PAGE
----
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LaBrec v. Meeker

United States District Court, W.D. Wisconsin

March 6, 2018

MATTHEW LABREC, Plaintiff,
v.
C.O. DUSTIN MEEKER, C.O. HANSEN, C.O. II KORDUCKI, SGT. PHILLIPS, LT. JULSON, and RN JESSE BEAVER, Defendants.

          OPINION & ORDER

          JAMES D. PETERSON DISTRICT JUDGE.

         Pro se plaintiff and prisoner Matthew LaBrec is proceeding on claims under the Eighth Amendment and state law that he cut himself because several staff members at the Columbia Correctional Institution knew that he was suicidal but failed to do anything to help him. Three motions filed by LaBrec are before the court: (1) a motion to substitute a new defendant for Dustin Meeker, who died in 2017, Dkt. 20; (2) a motion for assistance in recruiting counsel, Dkt. 21; and (3) a motion for a mental health evaluation, Dkt. 29. For the reasons stated below, I will deny the first two motions without prejudice and the third motion outright.

         ANALYSIS

         A. Motion for substitution

         In its acceptance of service of form, the Wisconsin Department of Justice indicated that it was not accepting service for defendant Dustin Meeker because he is deceased. Dkt. 10.[1] Magistrate Judge Peter Oppeneer construed the department's form as a suggestion of death under Rule 25(a) of the Federal Rules of Civil Procedure and gave LaBrec 90 days to file a motion to substitute Meeker's successor or representative.[2] In response, LaBrec filed a motion for substitution, but he did not identify the proper party to substitute because the department did not identify who it was and he didn't know. Dkt. 20.

         As it turns out, it was a mistake for the magistrate judge to set a 90-day deadline for substitution. In Atkins v. City of Chicago, 547 F.3d 869, 870-74 (7th Cir. 2008), the court held that the party filing the suggestion of death has the burden to both identify the proper party to be substituted and serve that party with the notice. Until that happens, the 90-day deadline isn't triggered. Id. at 874 (“[N]othing will suffice to start the 90-day clock running except service on whoever is identified as the decedent's representative or successor.”).

         Accordingly, I will deny LaBrec's motion for substitution and give defendants an opportunity to identify the proper party to be substituted and then to serve the notice on that party. The proper party is “the decedent's successors (if his estate has been distributed) or personal representative ([if] it has not been).” Id. at 873. Once that occurs, LaBrec will have 90 days to file a new motion for substitution.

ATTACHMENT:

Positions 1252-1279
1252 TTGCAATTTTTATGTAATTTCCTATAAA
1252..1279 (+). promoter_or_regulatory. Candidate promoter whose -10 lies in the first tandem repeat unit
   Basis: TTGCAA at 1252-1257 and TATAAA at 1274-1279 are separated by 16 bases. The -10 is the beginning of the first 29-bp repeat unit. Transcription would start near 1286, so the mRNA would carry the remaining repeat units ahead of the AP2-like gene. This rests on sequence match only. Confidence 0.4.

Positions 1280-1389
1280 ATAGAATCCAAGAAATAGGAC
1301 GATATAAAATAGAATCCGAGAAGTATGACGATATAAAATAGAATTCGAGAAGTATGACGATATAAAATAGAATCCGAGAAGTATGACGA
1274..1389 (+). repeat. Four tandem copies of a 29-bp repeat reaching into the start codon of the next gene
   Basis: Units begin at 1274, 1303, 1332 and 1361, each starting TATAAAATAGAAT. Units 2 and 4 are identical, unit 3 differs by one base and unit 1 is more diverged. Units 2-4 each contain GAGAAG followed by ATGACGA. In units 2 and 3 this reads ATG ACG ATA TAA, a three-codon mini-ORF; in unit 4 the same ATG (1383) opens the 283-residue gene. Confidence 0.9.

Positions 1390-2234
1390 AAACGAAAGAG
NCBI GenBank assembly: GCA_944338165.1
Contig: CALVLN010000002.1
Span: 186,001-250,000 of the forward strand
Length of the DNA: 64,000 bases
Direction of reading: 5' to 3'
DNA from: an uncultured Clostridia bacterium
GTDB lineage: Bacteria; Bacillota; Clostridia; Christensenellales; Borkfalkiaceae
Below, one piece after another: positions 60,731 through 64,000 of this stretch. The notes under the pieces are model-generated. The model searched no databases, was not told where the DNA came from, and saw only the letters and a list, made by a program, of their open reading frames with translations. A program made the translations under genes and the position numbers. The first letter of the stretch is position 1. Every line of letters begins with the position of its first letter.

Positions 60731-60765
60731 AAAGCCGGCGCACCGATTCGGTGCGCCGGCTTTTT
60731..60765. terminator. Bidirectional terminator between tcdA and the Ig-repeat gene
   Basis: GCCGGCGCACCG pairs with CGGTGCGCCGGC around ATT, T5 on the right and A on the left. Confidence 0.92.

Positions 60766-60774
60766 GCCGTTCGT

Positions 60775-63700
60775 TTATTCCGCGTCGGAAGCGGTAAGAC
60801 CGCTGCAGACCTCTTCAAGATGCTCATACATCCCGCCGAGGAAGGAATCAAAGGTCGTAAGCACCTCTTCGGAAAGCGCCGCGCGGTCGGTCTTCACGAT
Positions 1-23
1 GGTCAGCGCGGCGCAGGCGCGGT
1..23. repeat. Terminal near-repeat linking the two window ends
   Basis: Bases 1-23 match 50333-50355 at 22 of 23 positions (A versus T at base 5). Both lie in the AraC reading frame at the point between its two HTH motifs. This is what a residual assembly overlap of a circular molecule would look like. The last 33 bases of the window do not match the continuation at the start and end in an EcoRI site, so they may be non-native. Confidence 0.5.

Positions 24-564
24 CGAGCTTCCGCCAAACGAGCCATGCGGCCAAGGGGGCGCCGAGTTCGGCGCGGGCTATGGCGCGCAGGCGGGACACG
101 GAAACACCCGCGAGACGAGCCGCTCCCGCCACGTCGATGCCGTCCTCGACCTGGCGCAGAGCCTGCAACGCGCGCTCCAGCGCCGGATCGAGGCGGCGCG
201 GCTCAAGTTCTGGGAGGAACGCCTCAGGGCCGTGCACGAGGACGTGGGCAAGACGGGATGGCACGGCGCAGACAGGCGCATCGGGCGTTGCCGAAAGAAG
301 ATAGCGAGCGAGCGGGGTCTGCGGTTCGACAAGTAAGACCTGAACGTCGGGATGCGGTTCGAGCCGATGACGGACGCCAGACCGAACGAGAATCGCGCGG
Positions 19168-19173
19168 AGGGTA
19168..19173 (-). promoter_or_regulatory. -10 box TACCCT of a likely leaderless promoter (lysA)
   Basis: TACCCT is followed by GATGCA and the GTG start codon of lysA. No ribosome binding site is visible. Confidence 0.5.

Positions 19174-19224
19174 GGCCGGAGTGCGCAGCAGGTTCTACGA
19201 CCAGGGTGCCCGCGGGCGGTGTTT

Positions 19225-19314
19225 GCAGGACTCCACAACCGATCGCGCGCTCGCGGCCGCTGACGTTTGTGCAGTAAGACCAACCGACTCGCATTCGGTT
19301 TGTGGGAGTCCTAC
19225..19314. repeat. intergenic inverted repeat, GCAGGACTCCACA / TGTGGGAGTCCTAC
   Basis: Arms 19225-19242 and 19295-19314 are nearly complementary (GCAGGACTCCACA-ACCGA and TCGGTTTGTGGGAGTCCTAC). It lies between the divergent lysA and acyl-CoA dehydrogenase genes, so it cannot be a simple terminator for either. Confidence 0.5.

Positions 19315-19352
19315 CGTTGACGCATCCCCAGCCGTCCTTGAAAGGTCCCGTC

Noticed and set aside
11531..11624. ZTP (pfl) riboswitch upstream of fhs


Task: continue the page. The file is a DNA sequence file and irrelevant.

B. Motion for assistance in recruiting counsel

         A pro se litigant does not have a right to counsel in a civil case, Olson v. Morgan, 750 F.3d 708, 711 (7th Cir. 2014), but a district court has discretion to assist pro se litigants in finding a lawyer to represent them. Pruitt v. Mote, 503 F.3d 647, 649 (7th Cir. 2007). A party who wants assistance from the court in recruiting counsel must meet three requirements. Santiago v. Walls, 599 F.3d 749, 760-61 (7th Cir. 2010). First, he must show that he is unable to afford to hire his own lawyer. 28 U.S.C. § 1915(e)(1) (“The court may request an attorney to represent any person unable to afford counsel.”). Second, he must show that he made reasonable efforts on his own to find a lawyer to represent him. Jackson v. County of McLean, 953 F.2d 1070 (7th Cir. 1992). Finally, he must show that the legal and factual difficulty of the case exceeds his ability to prosecute it. Pruitt, 503 F.3d at 654-55.

         LaBrec is indigent and he has shown that three lawyers denied his requests to represent him. But he has not shown that the legal and factual difficulty of the case exceeds his abilities. LaBrec's filings with the court thus far show that he is intelligent, understands law and procedure, can explain his version of events in a complaint, and file motions on different issues. He has even shown that he is capable of gathering evidence; he has filed several declarations from other prisoners that he says support his allegations.

         As for the difficulty of the case, LaBrec is proceeding on a single theory that defendants failed to protect him when he told them that he was suicidal. The law on such a claim is well established and was explained to him in the screening order. His primary task at summary judgment or trial will be to explain what happened to him and support his version of events with any corroborating evidence, something he has already started doing, as discussed above.

         LaBrec says he needs a lawyer for the following reasons: (1) he does not know how to identify the proper party to substitute for defendant Meeker; (2) he needs a psychiatric evaluation to prove his claim; (3) he has been diagnosed with various mental illnesses; (4) he has limited access to the law library; (5) he has limited knowledge of the law; and (6) he is no longer receiving the assistance of more knowledgeable prisoners. At this point in the case, none of these reasons are persuasive.

         The first ground-difficulty in identifying a proper party to substitute-is moot now that I have determined that defendants have the burden of identifying that party.

         The second ground-that he needs a psychiatric evaluation to prove his claim-is simply incorrect. I am not aware of any authority in which a court held that a prisoner must prove that he has a particular mental health condition ...


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